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Economy & Tech

EDITORIAL | Make Communities Understand the Urgency of New Nuclear Plants

Communities experiencing serious electricity shortage, especially those in eastern Japan, should see the importance of Kishida’s major policy shift.

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Ten years have passed since the Tomari Nuclear Power Station of Hokkaido Electric Power Company. was stopped for inspections In November 2012. (photographed in May 2022 by Naoki Ohtake)

There has been a major shift in the Japanese government’s nuclear power and energy policy. It will hopefully clear the way for the government to ensure a stable supply of electricity using nuclear power.

At a meeting of the Green Transformation Implementation Council on August 24, Prime Minister Fumio Kishida instructed his government to consider the development and construction of next-generation nuclear plants. 

Until now, the Japanese government had reiterated its position that it did not intend to construct new nuclear plants or replace old ones, so Kishida’s announcement of new-generation power plants signals a major policy shift — and the decision is a welcome one.

In response to the severe power crunch in Japan, the Prime Minister also expressed his intention to restart seven existing nuclear plants from 2023 onward. The early resumption of these plants is essential for the supply of electricity to eastern Japan. 

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For plants that have passed safety inspections by the Nuclear Regulatory Authority but have yet to receive approval from the local communities, the government must take the initiative to seek their understanding and consent.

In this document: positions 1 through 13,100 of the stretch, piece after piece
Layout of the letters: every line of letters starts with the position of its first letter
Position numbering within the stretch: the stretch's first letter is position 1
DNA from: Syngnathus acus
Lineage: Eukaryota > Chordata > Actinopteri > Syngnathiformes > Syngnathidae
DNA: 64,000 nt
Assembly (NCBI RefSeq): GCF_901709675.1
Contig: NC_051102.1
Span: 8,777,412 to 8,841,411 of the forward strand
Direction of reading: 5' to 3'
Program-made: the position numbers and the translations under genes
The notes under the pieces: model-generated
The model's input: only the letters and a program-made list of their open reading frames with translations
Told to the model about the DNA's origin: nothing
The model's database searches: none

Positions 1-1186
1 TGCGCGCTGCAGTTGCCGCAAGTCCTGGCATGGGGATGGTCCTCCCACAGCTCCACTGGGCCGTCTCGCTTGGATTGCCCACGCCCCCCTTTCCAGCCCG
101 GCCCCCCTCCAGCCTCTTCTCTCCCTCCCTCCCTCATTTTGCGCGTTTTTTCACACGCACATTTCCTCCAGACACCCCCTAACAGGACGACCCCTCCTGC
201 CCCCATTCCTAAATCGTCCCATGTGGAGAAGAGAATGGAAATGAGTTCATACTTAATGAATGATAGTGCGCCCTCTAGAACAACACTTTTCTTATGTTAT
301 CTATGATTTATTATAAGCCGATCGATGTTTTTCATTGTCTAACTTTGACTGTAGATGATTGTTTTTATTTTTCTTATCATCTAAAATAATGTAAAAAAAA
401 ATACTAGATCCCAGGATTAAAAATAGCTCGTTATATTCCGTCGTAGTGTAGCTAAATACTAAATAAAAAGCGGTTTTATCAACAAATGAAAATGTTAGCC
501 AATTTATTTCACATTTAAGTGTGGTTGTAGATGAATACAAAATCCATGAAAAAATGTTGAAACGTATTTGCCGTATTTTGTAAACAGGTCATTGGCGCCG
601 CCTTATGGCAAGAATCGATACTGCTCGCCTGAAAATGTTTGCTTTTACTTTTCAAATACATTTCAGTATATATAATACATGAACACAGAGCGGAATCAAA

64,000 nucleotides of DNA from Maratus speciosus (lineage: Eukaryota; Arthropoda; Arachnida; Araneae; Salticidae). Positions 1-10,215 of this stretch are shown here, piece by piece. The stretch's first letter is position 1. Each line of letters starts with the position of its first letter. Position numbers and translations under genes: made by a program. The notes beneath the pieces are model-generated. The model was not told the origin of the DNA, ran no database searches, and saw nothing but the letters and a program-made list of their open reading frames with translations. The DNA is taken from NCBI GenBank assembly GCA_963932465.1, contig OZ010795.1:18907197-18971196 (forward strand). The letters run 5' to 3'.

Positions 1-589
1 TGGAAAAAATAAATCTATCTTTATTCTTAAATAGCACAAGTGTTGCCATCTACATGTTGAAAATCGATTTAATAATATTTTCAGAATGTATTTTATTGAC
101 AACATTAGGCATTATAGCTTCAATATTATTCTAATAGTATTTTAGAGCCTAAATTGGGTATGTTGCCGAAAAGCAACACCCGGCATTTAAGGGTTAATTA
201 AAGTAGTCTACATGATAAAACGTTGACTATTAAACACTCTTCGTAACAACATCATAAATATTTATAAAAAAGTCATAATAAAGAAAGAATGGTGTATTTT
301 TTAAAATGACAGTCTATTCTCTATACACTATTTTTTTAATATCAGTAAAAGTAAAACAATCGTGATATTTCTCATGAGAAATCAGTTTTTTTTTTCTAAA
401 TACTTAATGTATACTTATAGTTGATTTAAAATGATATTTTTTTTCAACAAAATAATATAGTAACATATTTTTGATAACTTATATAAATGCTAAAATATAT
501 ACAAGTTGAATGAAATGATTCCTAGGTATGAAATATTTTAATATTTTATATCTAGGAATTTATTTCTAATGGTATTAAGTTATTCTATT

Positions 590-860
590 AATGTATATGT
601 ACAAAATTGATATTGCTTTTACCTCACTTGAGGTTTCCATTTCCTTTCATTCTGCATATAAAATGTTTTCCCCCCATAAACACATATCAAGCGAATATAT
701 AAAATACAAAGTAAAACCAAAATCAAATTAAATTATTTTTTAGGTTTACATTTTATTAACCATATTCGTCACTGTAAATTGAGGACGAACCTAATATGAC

Graphic: An option in Japan's Next Generation Nuclear Power HTTR

Key Challenges: Carbon Neutrality, Energy, Safety

The Green Transformation Council identified key challenges to decarbonization and other issues that need to be addressed to achieve carbon neutrality, the reduction of greenhouse gas emissions to net zero, by 2050. The construction of next-generation nuclear plants was brought closer to reality when Kishida raised it as a mid-term objective going forward from 2030. 

The Ministry of Economy, Trade and Industry had just compiled a development plan for next-generation nuclear plants with enhanced safety. 

But the sixth Strategic Energy Plan, approved by the Cabinet in 2021, did not include the construction of nuclear plants. The clear shift in policy should open the way for the development of next-generation nuclear plants for practical use. 

Kashiwazaki Kariwa Nuclear Power Plant is idle, despite having a good safety review.

East Japan in Dire Need of Power

The government also plans to restart seven additional nuclear plants from 2023 onward. These include No. 6 and No. 7 reactors at TEPCO’s Kashiwazaki-Kariwa plant in Niigata Prefecture, and Japan Atomic Power Co.’s Tokai No. 2 nuclear power plant in Ibaraki Prefecture. But the local communities have yet to give their consent.

So far, 10 nuclear power plants have been restarted after passing the safety review by the Nuclear Regulation Authority.

However, all 10 of these plants are located in western Japan. Without any nuclear plants in operation, eastern Japan is experiencing a serious electricity shortage. The government needs to take the lead in restarting the additional reactors as soon as possible to ensure a stable supply of electricity to this region.

Kishida also ordered the consideration of extending the operating period of existing nuclear power plants. Currently, nuclear plants in Japan are generally allowed to run for 40 years, with a 20-year extension permitted in some cases. This period may be extended to 60 years or longer under the proposals under consideration. 

The United States has already approved its nuclear plants to run for up to 80 years. 

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The Japanese government, while also ensuring its people’s safety, must also demonstrate flexibility and adaptability.

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(Read the editorial in Japanese at this link.)

Author: Editorial Board, The Sankei Shimbun

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